5.4 Elsewhere in the world however, ASAS applications are being deployed, notably Australia, in the Burnett Basin, and the establishment of ADS-B surveillance above FL290 across the UIR. In the USA, the CAPSTONE project uses ADS-B for ATSA applications, and after the Ohio River trials, certain Cargo Airline Association operations use ADS-B and a Cockpit Display of Traffic Information for other ASAS applications. The majority of these ASAS applications, but by no means all, are of the nature of surveillance only, and in some cases do offer safety benefits.
5.5 It was evident from the workshops that although the technology of ASAS is maturing, that there is still a naïve idea of how it will be applied. In part, this is because the lure of “self-Separation” ASAS applications is so great – it is very seductive. In practise, these applications are along way away. Indeed, many of the strongest ASAS supporters do not fully understand just what will be required to implement certain ASAS applications that involve the flight deck. Certification of ASAS applications that involve the flight deck will be complex and costly. Training flight crew and controllers will also be costly and time consuming. Without these in place, few of the ASAS applications of the ATSA or ASPA classes can be deployed.
6.1 ASAS-TN2 will last three years, and has been established with the following objectives:
- The main objective of the ASAS Thematic Network 2 is to accelerate the implementation of ASAS applications in European Airspace, taking into account global applicability in order to increase airspace capacity and safety.
- The transfer and comparison of information and results on ASAS research will meet the main project objective in order to improve the research strategy.
6.2 The work programme will include five workshops and one summary seminar. The subjects of each of the workshops will develop particular themes related to implementation issues. Whereas ASAS-TN1 was limited to ASAS Package I applications, Package two will include Package II and III i.e. separation transfer.
6.3 Work Package 3 of the ASAS-TN2 programme aims to develop a yearly maturity assessment related to ASAS applications. The review the progress of research and development, operational standards (e.g. ICAO SARPs), technical standards (e.g. MASPS and MOPS from RTCA/EUROCAE) and implementation. The approach taken is to cluster the ASAS applications and develop a template to identify the maturity and severity of specific dimensions of the implementation cycle. The model used to develop this approach is a formal and recognised technique in system engineering.
6.4 The Application Clusters for the maturity assessment, and the reviewers within the consortium are:
- ADS-B Surveillance: Thales ATM
- Situation Awareness: Thales Avionics
- Runway applications: LFV
- Spacing: ENAV
- Separation: BAE Systems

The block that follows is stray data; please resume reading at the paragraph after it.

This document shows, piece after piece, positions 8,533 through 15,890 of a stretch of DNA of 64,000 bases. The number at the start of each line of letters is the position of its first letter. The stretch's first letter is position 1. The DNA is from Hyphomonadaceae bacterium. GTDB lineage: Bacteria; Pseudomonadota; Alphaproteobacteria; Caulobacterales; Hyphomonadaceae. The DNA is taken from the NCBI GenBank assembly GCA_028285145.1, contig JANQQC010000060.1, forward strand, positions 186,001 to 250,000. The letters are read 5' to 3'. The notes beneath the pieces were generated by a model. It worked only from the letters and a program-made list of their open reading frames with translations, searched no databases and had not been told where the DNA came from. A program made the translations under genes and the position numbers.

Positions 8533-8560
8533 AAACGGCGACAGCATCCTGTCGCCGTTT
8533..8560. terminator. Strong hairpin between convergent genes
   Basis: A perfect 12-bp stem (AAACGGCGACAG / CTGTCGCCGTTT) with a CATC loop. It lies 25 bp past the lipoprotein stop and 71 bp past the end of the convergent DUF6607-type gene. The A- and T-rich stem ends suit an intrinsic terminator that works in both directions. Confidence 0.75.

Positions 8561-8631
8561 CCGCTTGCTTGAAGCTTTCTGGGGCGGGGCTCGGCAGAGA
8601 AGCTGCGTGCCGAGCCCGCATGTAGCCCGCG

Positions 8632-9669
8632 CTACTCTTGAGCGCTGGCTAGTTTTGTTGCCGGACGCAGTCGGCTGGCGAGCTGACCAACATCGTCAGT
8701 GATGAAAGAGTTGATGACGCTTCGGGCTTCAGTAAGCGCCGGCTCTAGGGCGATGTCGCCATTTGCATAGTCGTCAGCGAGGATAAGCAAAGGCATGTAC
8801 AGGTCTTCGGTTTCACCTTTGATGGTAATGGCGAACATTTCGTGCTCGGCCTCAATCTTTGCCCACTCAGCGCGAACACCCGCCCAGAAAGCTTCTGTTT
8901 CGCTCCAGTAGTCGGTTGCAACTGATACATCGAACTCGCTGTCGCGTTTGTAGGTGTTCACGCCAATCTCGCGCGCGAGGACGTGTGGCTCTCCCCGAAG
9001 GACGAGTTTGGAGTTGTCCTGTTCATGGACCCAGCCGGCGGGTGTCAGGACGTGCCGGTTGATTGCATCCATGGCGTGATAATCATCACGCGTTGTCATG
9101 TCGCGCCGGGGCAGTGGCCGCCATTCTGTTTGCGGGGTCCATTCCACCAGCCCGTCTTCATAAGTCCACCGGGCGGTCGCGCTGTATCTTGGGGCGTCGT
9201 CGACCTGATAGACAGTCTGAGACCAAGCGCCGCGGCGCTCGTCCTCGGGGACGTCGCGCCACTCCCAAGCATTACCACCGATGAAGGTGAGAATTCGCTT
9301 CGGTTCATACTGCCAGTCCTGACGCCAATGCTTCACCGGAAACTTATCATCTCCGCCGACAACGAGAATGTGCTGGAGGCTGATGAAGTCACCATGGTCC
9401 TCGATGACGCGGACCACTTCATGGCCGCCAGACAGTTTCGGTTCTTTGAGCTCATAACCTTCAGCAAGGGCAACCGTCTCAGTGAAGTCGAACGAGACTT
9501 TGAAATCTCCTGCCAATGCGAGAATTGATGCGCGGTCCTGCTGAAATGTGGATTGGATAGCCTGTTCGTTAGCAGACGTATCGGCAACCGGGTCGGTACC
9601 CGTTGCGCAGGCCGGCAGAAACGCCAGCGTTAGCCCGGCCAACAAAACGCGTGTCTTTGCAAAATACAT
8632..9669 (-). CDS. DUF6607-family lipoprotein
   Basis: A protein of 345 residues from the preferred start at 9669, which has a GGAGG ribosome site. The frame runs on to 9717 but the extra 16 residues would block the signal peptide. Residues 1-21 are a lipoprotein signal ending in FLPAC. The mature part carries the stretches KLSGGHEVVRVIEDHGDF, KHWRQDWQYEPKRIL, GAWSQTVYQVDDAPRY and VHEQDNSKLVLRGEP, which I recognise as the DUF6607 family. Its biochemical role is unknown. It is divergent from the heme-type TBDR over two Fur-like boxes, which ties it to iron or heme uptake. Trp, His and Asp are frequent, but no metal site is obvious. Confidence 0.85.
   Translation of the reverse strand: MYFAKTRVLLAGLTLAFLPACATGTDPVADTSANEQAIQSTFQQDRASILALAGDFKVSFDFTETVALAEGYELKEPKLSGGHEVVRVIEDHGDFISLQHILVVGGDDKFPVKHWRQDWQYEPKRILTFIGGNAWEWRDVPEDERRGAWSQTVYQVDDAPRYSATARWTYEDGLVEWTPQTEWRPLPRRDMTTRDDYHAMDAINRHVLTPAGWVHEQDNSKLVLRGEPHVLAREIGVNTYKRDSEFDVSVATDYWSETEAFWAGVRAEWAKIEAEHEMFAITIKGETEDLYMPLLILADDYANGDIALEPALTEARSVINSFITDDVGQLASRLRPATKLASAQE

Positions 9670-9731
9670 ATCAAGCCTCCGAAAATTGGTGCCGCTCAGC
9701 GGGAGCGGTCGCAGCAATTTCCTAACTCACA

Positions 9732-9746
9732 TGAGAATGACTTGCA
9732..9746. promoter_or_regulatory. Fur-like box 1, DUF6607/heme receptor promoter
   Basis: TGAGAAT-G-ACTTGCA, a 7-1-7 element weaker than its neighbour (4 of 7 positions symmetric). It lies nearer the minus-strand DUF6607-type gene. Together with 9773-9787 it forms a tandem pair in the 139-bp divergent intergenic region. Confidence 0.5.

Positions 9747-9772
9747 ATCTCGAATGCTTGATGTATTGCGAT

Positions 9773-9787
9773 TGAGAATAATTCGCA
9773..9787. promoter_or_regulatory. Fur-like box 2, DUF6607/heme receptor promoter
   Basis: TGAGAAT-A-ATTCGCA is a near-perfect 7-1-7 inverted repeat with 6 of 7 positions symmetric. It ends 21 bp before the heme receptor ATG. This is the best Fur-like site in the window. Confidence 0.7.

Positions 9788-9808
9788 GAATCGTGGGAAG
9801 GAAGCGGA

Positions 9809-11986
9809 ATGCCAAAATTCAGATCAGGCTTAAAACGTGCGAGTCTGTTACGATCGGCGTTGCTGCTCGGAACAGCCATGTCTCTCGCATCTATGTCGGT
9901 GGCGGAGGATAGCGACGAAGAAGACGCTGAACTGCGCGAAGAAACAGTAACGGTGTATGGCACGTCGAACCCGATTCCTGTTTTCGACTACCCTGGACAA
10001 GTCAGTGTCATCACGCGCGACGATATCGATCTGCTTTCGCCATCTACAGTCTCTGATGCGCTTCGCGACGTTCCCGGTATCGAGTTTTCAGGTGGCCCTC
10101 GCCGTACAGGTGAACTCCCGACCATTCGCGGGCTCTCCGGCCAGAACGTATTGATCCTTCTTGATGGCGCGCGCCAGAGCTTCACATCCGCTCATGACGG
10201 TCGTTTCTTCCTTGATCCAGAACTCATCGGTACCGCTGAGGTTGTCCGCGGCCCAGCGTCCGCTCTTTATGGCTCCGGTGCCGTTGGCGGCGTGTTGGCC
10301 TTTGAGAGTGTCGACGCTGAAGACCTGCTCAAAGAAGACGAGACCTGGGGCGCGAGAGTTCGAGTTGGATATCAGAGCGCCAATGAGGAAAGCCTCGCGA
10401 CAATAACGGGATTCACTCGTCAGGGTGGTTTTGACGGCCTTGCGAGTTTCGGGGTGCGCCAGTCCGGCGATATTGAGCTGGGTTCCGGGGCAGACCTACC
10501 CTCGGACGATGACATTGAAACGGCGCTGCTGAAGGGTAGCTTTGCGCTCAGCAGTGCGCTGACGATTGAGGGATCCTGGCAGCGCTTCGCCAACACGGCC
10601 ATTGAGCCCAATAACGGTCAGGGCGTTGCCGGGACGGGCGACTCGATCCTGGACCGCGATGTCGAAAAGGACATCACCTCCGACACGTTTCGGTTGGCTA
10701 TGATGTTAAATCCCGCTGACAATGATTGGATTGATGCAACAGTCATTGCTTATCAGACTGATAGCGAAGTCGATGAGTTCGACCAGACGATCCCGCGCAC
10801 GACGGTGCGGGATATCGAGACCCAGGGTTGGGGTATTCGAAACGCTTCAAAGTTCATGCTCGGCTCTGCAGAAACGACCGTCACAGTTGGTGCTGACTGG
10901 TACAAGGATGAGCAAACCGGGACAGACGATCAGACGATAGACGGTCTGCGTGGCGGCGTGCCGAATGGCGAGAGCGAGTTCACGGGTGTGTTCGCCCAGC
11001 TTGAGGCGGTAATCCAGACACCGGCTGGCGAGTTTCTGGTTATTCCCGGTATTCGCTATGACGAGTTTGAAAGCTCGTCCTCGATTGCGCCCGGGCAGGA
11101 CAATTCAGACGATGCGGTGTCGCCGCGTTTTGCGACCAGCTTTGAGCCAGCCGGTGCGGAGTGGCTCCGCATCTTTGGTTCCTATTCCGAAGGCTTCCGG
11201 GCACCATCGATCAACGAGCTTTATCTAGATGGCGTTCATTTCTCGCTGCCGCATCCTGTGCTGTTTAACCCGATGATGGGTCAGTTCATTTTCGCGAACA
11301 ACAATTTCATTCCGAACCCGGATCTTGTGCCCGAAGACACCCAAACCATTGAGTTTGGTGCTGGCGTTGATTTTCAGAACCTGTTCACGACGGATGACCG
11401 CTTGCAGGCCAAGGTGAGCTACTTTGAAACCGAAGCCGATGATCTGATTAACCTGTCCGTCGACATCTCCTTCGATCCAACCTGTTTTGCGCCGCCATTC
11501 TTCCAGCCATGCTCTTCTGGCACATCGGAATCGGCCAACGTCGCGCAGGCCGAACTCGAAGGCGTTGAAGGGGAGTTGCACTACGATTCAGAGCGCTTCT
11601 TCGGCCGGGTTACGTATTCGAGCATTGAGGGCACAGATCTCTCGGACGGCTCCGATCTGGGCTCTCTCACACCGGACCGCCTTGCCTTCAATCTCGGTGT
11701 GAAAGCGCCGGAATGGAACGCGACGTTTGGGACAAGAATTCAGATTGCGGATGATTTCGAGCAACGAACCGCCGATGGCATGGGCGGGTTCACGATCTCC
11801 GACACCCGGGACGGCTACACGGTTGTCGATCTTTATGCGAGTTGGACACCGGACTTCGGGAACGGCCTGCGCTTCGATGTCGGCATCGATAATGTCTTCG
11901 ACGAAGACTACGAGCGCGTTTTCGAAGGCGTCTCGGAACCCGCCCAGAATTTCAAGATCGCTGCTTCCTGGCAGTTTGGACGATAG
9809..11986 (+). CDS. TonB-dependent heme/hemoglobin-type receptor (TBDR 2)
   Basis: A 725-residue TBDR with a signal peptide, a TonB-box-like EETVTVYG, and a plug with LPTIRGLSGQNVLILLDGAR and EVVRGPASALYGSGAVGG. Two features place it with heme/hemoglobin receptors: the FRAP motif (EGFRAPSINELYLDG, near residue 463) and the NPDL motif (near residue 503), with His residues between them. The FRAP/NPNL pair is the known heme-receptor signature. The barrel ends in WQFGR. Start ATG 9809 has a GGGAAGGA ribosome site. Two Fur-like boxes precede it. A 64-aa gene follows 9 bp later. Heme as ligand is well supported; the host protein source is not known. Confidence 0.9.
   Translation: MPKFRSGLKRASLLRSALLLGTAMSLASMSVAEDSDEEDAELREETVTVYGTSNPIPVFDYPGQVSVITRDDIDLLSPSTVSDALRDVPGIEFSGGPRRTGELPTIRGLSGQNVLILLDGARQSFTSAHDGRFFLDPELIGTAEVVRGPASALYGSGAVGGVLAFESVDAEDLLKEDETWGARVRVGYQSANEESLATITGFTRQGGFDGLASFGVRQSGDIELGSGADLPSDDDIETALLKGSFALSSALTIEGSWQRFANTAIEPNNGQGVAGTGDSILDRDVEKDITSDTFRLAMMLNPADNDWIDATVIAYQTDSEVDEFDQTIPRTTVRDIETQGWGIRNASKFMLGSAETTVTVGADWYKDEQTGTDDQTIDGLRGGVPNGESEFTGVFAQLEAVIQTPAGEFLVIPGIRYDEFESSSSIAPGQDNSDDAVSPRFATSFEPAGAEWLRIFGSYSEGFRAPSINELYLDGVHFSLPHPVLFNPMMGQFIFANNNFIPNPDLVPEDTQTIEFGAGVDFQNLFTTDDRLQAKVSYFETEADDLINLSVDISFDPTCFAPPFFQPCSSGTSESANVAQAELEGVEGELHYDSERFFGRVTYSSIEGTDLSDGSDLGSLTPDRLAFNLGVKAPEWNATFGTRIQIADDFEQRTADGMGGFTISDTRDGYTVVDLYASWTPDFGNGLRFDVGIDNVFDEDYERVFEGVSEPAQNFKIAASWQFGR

- Self-Separation: NLR
6.5 The first ASAS-TN2 workshop was held in Malmo, Sweden between September 26th and 28th 2005. It was entitled “Implementing ASAS”, and was largely a review of ASAS implementation to date. The report is published, and can be found at: http://asas-tn.eurocontrol.fr/reports.html.
6.6 This workshop provided some reassurance that the human and operational issues were seriously considered by those present and in the ASAS community. However, there remain several mis-conceptions, on just what is achievable or even desirable in ASAS operations. There were numerous observations pertinent to IFATCA, and these can be found in the other reports presented.
6.7 The second ASAS-TN2 workshop will be held in Rome in April 2006, and is entitled “ASAS as an integral part of future ATM”. IFATCA will present a paper at this workshop.
7.1 ASAS systems have been a long time coming, and the potential for disparate approaches that would lead to a lack of inter-operability and duplication of effort has been recognised. ASAS-TN2 is a vehicle accepted as significant in bringing the global ASAS stakeholders together.
7.2 The ASAS partners have welcomed IFATCA into the ASAS-TN management group, and a very good working relationship has been established, where the importance of the controller perspective is respected and recognised as a significant contribution to the development and implementation of ASAS applications
8.1 That this paper be accepted as information material.
Appendix 1 – ASAS Application Clusters
ATC surveillance for en-route airspace and in in terminal areas (ADS-B-RAD):
ADS-B is going to enhance ATC surveillance currently provided with radars. This is particularly the case at low altitude and close to the terrain and also in areas where, for example, single radar coverage is provided.
ATC surveillance in non-radar areas (ADS-B-NRA):
ADS-B is going to provide ATC surveillance in non- radar areas; e.g. remote areas, offshore operation areas, any continental areas and certain oceanic areas, which, due to the level of traffic or the cost of the equipment, could not justify the installation of radars. The purpose is to enhance traffic information and separation services.
Airport surface surveillance (ADS-B-APT):